13 May 2013, 1pm
Dead Sea Ultramarathon
Fri 5 April 2013
The 20th edition saw Jordan’s first Olympic marathoner, Methqal Al Abaddi, at the front shortly after race patron, Prince Firas Raad, fired the starting gun. As Al Abaddi opened up a lead he immediately started to close in on HRH Prince Talal bin Muhammad, who had simultaneously started eight kilometres along the route in his debut marathon. The Prince, first cousin to King Abdullah II, is a motivated marathoner and had a mission in mind. He had quietly raised over US$728,000 in pledges from friends and family for the King Hussein Cancer Foundation and Centre for the treatment of ten children suffering from leukaemia.
The highway from Amman to the Dead Sea cuts and chases its way down into the Jordan Valley between Salt Mount and Mount Nebo. This is where Moses is said to have been shown the whole of the Promised Land; across the valley on the far horizon lie the West Bank and Jerusalem.
The sparsely-populated countryside is dotted with clusters of houses. The small town of Adaseh is the focal point for locals who gather once a year to encourage the runners on their leg-sapping plummet. The road snakes through the town, which is perched on the hill around two switchbacks before another panoramic view opens up, to signal the start of a unique journey.
With half of the 50km covered runners drop through the sea level contour. A simple stone monument and a sign showing the cross section of the valley mark the point. There is still 400m of descent remaining but most of the steep quad-jarring downhills are done. What remains is probably the fastest half marathon course in the world.
The slopes ease off as the valley opens out. Patches of green become more frequent. Roadside vegetable and fruit sellers congregate in Rama, a single-street village 38km into the course and one kilometre before the junction where a road leads off towards the site of Jesus’ baptism on the west bank of the River Jordan.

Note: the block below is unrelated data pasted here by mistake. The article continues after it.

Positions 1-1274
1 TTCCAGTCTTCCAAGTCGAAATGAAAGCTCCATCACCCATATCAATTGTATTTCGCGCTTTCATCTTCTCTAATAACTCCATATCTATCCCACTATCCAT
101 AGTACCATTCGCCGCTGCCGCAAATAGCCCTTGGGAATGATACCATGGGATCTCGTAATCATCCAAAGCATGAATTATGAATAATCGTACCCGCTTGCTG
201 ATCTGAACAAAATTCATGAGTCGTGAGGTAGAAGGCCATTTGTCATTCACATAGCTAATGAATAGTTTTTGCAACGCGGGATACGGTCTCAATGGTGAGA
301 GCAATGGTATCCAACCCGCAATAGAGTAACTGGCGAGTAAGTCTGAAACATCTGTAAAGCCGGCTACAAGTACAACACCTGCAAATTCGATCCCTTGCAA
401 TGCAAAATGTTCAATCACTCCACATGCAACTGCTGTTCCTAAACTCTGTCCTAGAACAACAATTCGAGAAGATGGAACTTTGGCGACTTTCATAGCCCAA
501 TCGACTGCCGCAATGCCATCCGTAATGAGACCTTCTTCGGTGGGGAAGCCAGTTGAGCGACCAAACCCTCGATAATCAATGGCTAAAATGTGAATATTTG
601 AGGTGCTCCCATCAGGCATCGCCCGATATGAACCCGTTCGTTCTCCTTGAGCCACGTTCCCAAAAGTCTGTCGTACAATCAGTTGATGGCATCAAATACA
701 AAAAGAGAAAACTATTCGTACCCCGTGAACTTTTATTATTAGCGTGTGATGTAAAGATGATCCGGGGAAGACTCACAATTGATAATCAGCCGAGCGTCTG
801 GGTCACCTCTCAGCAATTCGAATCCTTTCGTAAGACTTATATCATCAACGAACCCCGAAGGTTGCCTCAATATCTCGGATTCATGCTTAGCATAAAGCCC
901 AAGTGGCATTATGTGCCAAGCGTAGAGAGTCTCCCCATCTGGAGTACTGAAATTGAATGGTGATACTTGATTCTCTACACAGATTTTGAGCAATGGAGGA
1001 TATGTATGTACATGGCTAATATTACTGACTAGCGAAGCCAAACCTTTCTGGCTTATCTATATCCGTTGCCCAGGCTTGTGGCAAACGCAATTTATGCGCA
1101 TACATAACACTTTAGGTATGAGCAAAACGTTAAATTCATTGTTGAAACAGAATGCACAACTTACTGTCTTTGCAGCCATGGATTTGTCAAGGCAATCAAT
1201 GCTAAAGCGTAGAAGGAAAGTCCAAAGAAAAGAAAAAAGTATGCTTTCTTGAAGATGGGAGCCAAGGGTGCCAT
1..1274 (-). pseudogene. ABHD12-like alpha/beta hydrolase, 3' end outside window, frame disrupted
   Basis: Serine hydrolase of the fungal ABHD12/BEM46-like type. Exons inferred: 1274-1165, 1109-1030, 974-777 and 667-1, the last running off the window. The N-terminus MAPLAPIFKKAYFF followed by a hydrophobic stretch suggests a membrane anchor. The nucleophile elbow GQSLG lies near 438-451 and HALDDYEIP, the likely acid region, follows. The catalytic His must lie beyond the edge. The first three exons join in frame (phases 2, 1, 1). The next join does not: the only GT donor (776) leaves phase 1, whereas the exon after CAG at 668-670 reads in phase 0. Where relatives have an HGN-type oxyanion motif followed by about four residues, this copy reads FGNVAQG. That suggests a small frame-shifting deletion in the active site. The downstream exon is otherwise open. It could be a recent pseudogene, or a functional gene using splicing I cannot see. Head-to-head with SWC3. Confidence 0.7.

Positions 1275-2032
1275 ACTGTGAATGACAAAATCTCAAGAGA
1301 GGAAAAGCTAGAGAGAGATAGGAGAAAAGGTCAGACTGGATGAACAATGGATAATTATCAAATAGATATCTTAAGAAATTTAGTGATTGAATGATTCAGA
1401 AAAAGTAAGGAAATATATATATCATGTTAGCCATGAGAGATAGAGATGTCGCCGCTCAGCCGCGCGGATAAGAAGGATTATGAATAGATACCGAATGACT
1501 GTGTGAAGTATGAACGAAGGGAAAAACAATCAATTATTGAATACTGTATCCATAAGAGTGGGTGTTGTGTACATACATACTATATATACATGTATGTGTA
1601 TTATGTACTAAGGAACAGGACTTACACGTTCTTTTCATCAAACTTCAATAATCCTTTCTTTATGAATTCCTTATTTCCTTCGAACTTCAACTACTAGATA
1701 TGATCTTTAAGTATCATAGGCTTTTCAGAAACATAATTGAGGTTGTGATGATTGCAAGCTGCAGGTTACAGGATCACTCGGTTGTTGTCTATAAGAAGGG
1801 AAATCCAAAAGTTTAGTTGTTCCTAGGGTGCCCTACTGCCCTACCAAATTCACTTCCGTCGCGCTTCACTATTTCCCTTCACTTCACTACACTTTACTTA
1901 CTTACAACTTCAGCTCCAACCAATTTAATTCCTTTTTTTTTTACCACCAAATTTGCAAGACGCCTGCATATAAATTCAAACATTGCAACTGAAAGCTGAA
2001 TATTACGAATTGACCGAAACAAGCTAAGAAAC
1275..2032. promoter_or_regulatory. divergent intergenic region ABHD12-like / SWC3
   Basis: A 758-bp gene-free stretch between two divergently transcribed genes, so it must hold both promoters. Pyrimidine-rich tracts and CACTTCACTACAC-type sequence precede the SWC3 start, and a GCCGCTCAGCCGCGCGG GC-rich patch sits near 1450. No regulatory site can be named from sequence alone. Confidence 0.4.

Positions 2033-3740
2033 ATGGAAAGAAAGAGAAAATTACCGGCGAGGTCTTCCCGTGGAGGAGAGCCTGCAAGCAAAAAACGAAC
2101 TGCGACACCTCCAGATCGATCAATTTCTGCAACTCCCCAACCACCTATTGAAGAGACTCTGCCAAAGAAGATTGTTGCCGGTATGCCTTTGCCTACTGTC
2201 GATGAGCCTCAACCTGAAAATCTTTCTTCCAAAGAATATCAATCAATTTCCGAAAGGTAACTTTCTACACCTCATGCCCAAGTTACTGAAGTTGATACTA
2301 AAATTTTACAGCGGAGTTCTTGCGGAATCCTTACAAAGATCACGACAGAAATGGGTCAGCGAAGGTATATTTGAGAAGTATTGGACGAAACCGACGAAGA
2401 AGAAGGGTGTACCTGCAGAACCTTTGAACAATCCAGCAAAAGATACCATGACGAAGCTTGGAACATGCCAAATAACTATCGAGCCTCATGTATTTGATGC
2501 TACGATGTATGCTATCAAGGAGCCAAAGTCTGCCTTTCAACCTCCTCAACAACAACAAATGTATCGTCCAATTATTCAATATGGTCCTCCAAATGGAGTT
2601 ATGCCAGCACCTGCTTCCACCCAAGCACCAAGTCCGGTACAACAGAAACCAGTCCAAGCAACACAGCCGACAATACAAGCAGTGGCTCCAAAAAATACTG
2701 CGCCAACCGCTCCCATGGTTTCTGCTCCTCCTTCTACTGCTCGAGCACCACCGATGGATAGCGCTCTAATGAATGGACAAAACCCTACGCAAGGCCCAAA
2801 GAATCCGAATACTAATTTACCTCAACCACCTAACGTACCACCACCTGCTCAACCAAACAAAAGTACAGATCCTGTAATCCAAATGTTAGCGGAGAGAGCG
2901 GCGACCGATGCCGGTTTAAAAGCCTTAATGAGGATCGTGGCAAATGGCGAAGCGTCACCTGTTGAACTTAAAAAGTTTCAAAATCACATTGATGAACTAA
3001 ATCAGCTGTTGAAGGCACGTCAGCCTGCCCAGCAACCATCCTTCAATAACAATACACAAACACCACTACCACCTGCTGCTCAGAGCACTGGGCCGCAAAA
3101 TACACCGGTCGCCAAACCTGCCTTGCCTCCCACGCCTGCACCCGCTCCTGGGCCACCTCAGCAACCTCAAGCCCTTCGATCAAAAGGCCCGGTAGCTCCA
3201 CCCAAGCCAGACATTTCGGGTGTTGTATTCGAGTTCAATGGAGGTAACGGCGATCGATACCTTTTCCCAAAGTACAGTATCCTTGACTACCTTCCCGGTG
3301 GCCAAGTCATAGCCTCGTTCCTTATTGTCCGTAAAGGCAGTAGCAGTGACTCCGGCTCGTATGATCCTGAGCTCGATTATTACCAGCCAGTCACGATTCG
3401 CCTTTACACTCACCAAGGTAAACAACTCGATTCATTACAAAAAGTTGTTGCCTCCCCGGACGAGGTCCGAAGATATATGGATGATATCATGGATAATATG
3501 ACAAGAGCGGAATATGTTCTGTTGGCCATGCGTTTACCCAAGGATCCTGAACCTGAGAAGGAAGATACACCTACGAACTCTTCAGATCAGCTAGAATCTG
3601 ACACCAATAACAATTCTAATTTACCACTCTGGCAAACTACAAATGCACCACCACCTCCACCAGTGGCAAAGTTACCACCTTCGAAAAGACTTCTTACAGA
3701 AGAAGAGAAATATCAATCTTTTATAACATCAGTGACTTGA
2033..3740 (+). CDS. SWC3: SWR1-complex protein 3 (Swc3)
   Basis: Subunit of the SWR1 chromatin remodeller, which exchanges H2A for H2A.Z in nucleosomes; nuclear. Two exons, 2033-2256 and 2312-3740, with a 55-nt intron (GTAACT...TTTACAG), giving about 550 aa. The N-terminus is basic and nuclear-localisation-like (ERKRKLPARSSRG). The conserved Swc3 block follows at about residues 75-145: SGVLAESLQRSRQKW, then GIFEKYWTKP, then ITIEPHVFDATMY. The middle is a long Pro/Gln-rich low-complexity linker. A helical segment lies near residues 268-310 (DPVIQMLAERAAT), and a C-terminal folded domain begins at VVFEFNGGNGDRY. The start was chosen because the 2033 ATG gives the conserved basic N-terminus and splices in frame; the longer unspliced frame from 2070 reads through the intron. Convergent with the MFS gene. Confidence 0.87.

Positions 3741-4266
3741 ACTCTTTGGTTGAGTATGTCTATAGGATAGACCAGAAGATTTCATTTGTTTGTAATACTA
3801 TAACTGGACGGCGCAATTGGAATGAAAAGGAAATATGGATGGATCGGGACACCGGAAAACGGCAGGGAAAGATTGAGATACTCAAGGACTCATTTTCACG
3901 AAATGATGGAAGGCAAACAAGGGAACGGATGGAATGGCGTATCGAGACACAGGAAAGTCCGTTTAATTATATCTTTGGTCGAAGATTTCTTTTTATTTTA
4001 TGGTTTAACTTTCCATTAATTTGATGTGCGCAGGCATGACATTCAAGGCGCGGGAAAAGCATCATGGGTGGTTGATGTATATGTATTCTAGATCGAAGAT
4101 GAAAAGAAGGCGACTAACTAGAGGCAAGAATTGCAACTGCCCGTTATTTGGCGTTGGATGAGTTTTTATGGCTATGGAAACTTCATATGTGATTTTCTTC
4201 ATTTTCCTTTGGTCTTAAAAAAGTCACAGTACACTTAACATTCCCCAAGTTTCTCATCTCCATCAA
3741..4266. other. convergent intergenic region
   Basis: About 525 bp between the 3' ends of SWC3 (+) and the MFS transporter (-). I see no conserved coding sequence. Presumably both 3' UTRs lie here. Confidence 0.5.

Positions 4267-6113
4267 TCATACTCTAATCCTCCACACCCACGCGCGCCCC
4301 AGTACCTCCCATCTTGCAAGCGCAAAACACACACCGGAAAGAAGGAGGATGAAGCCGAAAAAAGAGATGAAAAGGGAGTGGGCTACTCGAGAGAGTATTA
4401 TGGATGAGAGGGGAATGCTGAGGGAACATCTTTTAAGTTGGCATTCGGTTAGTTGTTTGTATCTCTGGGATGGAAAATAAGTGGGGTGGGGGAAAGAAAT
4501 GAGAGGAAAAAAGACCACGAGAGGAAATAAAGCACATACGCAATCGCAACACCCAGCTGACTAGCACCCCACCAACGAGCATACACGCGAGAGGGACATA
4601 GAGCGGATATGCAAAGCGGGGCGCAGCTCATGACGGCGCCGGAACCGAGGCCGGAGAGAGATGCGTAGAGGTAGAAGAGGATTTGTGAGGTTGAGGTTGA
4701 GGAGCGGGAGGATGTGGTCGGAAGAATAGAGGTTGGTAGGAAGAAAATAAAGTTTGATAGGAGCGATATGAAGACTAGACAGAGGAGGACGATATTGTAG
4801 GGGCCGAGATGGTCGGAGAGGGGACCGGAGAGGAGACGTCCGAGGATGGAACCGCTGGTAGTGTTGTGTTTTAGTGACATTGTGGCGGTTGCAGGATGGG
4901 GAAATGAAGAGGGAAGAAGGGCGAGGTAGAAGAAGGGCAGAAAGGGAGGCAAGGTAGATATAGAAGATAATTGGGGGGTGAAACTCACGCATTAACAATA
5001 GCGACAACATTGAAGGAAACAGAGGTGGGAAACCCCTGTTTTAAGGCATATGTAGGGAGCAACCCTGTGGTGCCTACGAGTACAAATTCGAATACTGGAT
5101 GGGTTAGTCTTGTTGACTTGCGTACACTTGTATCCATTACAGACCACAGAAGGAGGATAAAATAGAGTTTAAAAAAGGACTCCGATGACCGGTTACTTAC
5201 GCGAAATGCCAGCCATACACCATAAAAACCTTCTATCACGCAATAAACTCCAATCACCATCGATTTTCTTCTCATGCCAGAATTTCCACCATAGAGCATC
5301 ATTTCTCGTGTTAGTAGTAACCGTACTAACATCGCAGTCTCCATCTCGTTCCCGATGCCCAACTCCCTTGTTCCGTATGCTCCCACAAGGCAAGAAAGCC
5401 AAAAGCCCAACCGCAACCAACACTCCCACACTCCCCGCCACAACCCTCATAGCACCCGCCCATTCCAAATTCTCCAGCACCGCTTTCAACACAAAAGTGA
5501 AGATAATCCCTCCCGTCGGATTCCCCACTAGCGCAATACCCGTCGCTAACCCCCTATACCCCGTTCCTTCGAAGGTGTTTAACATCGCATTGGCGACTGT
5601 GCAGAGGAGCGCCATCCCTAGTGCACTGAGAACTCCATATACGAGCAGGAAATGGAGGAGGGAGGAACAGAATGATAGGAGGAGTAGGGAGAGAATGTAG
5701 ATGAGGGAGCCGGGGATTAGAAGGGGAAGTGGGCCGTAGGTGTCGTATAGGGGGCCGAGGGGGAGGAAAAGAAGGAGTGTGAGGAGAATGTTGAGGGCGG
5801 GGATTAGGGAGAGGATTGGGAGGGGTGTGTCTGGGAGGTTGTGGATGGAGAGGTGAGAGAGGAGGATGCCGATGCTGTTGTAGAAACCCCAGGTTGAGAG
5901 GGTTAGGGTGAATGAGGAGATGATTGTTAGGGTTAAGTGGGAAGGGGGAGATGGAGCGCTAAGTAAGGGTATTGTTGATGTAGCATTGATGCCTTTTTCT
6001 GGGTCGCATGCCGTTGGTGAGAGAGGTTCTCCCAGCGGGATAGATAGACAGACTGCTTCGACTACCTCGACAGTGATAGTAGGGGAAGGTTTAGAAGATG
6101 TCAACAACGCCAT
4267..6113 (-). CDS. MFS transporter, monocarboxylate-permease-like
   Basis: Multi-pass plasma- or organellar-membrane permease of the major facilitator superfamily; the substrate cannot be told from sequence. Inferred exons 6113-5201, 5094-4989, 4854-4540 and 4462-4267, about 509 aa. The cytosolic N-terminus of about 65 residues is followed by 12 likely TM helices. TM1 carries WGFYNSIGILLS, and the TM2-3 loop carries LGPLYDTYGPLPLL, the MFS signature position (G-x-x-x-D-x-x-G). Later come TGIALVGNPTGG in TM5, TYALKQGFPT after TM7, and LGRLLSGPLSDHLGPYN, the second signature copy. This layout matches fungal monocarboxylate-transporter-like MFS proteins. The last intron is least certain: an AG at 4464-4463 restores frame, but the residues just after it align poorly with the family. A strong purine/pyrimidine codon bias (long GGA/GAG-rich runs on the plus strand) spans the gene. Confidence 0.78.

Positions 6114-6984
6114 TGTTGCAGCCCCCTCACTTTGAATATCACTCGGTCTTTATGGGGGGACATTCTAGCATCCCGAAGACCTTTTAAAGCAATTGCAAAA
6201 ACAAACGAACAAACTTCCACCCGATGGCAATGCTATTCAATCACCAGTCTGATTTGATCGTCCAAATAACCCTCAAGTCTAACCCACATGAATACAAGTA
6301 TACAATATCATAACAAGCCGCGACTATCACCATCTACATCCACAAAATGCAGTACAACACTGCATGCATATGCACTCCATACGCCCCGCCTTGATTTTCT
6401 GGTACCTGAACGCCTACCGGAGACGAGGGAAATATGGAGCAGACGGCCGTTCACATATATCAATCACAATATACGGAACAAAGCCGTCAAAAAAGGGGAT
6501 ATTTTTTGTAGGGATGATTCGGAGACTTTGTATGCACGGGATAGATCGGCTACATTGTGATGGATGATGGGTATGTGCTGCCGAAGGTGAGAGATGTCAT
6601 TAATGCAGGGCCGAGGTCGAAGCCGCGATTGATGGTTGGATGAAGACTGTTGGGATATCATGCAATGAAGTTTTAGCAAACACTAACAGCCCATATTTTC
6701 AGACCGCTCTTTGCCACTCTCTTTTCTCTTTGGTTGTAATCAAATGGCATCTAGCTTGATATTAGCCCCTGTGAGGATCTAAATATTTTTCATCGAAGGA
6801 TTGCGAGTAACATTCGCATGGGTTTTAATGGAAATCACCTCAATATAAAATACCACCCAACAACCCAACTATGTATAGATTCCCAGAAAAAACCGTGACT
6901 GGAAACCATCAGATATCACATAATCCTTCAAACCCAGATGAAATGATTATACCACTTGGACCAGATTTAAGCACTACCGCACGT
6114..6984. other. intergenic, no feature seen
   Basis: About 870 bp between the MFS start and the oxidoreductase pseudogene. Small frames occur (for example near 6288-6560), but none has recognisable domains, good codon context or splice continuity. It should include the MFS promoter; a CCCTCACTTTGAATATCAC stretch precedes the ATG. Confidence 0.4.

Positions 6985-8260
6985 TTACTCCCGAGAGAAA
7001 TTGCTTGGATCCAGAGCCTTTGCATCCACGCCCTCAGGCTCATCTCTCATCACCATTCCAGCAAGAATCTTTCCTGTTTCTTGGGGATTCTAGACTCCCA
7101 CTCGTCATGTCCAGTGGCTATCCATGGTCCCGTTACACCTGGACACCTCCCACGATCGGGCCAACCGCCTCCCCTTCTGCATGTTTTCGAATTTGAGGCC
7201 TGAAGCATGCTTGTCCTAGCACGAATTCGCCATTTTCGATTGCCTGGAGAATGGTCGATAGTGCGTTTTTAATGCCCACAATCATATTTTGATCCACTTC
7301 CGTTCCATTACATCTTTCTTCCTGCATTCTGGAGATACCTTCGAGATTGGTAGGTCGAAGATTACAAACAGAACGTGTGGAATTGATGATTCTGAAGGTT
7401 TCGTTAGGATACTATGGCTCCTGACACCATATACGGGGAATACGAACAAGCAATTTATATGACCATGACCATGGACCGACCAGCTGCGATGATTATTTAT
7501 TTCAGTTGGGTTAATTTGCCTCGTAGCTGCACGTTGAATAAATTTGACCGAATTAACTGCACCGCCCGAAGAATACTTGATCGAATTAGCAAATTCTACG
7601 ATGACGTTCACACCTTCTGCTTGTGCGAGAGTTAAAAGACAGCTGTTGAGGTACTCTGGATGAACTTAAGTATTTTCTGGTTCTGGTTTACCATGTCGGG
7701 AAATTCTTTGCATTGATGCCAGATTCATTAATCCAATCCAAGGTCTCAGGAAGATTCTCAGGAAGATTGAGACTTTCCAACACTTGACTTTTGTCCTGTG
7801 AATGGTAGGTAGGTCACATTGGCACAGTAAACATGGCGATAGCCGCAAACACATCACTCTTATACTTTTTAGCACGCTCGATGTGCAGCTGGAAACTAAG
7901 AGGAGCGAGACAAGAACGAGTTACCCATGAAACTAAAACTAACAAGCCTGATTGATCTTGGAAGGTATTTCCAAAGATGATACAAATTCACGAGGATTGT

A long sweeping left turn marks the start of the final run-in. The next five kilometres might appear flat – they are, in comparison to the past 40 – but the road continues to descend towards the lakeshore. Resorts and hotels multiply along the water’s edge. Camels share the road with pedestrians, but for runners there is a different obstacle. Three rolling, normally insignificant climbs, challenge the mind and body over the last four kilometres.
At the start Al Abaddi had nothing more than an over-distance training run in mind, but his 2:50:57 finishing time shows the advantage afforded by gravity on this course. Had there been no such advantage Al Abbadi’s performance would have ranked as the 10th fastest 50km ever run. Although it cannot be recognized it was a noteworthy performance for the Jordanian who has his eyes set on qualifying for the Moscow World Championships Marathon in August.
Marathoners and ultra runners followed the Olympian over the line. While Prince Talal was fighting his way through the marathon wall, Prince Firas and Princess Dana and their children were almost unidentifiable as they joined the 6500-plus runners and walkers completing the 10km challenge.
The initial cold, wet and windy conditions had disappeared as runners made the descent into what could be described as the world’s largest hyperbaric chamber. If training at high altitude increases oxygen carrying capacity, the increased oxygen levels at low altitude promote endurance, post-race recovery, and relaxation. There is no greater naturally-occurring level of oxygen to be had than along these shores.
At 55km long, 18km wide and 370m deep the Dead Sea is the world’s largest ‘flotation tank.’ A salt content 8.6 times greater than the oceans makes it impossible to sink. Floating in the Dead Sea you lie back, eyes closed, with the salt-enhanced buoyancy supporting your head and your body washed by the warmth of the sun-heated waters. There can be few better methods of post-race recovery. With so little sensory stimulation the mind and body are freed from the rigors of the race.
It is little wonder that King David is said to have chosen the Dead Sea as his place of refuge over 1000 years BCE, but it is only one of the sights that make this event a draw for international runners.
Petra, the city carved into the rocks in 1 AD; the Baptism site; Wadi Rum, which has been inhabited since prehistoric times; Jerash, the best-preserved Roman city outside Italy, and the biblical history of the Mount Nebo region are but a few of the attractions within easy reach.
The Dead Sea Ultramarathon has its scenic views and beauty. It has its challenges, its history and its character, and it is unique: it is here that you run to the lowest place on planet Earth.